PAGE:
The Repeated Assessment of Mental health in Pandemics (RAMP) study is a research project assessing the effect of COVID-19 on the mental health and wellbeing of the UK population. It addresses the low participation of Black ethnic groups within its own sample by collaborating with various Black mental health groups, charities or key representatives to develop and implement an equitable and inclusive research study. Our researchers attend and participate in communal events to keep informed on the cultural-historical background and socio-political conditions impacting the Black community. With hope of also delivering workshops which inform and nurture Black people’s mental health, the RAMP study provides an example of how the research community can build and maintain a mutually beneficial relationship with the Black community.

You can participate in the RAMP study here:


Bache, R. M. (1895). Reaction time with reference to race. Psychological Review, 2(5), 475–486. doi: 10.1037/h0070013

Capodilupo, C. M. (2015). One size does not fit all: Using variables other than the thin ideal to understand Black women’s body image. Cultural Diversity and Ethnic Minority Psychology, 21(2), 268. doi: 10.1037/a0037649

Dain, B. (2002). A hideous monster of the mind: American race theory in the early republic. Cambridge, MA: Harvard University Press.

Gill, P. S., Plumridge, G., Khunti, K., & Greenfield, S. (2013). Under-representation of minority ethnic groups in cardiovascular research: a semi-structured interview study. Family practice, 30(2), 233-241. doi: 10.1093/fampra/cms054

Hantman, J. L. (2001). Skull Wars: Kennewick man, archaeology, and the battle for Native American identity. American Ethnologist, 28(3), 680-681. doi: 10.1525/ae.2001.28.3.680

Jackson, J. P., Weidman, N. M., & Rubin, G. (2005). The origins of scientific racism. The Journal of Blacks in Higher Education, 50, 66-79. Retrieved from:

Nyborg, H. (2012). The decay of Western civilization: Double relaxed Darwinian selection. Personality and Individual Differences, 53(2), 118-125. doi: 10.1016/j.paid.2011.02.031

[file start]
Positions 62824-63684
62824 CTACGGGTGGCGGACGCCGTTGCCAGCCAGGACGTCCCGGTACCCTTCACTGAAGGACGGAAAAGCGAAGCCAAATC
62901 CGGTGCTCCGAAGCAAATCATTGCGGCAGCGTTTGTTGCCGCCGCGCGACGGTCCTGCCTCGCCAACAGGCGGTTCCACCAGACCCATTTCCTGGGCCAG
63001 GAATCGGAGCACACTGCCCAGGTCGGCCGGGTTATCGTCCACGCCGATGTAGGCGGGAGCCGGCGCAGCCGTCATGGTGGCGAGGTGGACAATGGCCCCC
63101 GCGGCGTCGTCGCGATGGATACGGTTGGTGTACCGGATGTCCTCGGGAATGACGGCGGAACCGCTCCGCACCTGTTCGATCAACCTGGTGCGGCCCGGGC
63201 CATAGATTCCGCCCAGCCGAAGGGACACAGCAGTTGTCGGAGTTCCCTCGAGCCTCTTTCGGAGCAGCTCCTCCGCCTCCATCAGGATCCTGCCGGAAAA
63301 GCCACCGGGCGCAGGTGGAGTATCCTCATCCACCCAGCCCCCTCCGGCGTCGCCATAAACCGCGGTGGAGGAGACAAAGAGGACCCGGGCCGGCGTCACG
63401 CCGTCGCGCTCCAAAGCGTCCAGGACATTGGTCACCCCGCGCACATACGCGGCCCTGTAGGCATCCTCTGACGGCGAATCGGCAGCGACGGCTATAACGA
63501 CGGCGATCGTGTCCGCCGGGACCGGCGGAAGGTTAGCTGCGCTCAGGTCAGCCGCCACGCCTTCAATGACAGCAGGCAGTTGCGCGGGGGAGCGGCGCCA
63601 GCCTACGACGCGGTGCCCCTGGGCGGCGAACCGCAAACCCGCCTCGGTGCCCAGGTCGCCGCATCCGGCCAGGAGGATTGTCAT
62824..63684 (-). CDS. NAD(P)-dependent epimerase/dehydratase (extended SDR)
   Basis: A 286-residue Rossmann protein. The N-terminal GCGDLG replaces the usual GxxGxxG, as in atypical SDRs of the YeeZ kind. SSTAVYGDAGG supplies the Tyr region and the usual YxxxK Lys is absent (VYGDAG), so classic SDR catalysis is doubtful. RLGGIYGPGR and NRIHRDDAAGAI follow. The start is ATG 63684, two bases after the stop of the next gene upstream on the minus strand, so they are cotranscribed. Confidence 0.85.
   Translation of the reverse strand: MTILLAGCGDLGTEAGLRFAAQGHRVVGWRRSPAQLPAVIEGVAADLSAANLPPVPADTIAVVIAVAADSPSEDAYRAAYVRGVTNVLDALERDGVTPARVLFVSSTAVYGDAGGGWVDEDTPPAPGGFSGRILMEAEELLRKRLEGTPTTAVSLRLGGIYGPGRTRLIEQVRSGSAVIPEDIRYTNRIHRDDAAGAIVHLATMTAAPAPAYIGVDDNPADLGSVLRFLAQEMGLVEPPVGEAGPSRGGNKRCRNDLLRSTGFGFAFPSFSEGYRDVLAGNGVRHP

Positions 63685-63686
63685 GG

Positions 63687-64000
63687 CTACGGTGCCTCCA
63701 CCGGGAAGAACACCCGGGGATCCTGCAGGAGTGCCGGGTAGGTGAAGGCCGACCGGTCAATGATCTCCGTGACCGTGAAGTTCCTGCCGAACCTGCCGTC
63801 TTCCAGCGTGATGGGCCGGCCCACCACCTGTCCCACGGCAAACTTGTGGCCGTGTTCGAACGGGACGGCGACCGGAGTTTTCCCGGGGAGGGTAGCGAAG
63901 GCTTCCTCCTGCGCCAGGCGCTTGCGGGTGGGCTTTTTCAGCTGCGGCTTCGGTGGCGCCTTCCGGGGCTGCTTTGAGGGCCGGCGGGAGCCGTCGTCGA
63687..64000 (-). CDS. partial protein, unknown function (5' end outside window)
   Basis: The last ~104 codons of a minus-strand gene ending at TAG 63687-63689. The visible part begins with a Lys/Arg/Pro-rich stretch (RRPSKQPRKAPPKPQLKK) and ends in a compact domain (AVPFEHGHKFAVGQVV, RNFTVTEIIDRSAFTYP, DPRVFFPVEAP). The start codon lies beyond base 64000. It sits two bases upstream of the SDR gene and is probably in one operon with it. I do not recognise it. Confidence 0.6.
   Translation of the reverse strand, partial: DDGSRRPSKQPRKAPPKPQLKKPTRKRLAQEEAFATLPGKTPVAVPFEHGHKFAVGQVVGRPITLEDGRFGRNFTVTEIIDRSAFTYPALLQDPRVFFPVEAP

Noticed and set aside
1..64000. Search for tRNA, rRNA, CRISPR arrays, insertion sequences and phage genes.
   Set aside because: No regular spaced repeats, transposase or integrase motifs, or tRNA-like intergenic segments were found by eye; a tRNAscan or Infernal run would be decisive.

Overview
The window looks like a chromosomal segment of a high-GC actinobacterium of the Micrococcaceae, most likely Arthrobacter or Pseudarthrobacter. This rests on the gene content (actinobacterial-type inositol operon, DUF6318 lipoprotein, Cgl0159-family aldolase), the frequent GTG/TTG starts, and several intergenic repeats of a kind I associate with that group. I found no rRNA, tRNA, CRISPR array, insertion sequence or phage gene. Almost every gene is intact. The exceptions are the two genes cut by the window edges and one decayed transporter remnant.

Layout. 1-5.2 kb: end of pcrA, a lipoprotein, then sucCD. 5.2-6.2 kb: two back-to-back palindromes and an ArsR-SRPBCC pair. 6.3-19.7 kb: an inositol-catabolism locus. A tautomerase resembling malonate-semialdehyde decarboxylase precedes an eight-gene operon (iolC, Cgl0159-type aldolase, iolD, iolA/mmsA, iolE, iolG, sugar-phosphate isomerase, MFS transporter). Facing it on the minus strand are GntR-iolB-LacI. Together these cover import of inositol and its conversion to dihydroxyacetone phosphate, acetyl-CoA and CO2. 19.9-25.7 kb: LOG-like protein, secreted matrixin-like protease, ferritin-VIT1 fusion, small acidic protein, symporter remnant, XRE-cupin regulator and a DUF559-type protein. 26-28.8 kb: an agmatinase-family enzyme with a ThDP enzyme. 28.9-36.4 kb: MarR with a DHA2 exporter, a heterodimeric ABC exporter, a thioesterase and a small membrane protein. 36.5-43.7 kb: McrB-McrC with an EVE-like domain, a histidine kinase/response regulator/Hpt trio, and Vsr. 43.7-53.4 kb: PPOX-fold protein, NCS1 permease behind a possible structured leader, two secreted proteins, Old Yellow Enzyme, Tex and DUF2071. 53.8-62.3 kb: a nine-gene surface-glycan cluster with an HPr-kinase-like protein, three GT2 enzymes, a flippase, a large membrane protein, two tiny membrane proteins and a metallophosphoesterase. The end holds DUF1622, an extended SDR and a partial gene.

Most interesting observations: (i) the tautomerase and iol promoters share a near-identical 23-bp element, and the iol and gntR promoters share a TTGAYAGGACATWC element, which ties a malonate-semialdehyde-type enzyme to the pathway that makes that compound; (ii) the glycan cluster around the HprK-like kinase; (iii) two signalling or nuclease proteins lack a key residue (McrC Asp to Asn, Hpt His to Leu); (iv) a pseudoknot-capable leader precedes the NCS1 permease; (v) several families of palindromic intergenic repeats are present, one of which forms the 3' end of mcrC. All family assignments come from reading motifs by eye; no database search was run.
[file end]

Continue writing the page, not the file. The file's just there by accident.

Oakley, A., Wiggins, M., Turner, H., Rajan, L., & Barker, M. (2003). Including culturally diverse samples in health research: a case study of an urban trial of social support. Ethnicity and health, 8(1), 29-39. doi: 10.1080/13557850303554

Rich, W. J. (2004). Betrayal of the children with dolls: The broken promise of constitutional protection for victims of race discrimination. Cornell L. Rev., 90, 419. Retrieved from:

Rushton, J. P., & Jensen, A. R. (2005). Thirty years of research on race differences in cognitive ability. Psychology, public policy, and law, 11(2), 235. doi: 10.1037/1076-8971.11.2.235

Scharff, D. P., Mathews, K. J., Jackson, P., Hoffsuemmer, J., Martin, E., & Edwards, D. (2010). More than Tuskegee: understanding mistrust about research participation. Journal of Health Care For The Poor And Underserved, 21(3), 879. doi: 10.1353/hpu.0.0323

Winston, A. S. (2020). Scientific racism and North American psychology. In Braddick, O. (Ed.). The Oxford research encyclopaedia of psychology. Oxford University Press. doi: 10.1177/0959354320925176

Yoakum, C. S., & Yerkes, R. M. (Eds.). (1920). Army mental tests. New York, NY: Henry Holt.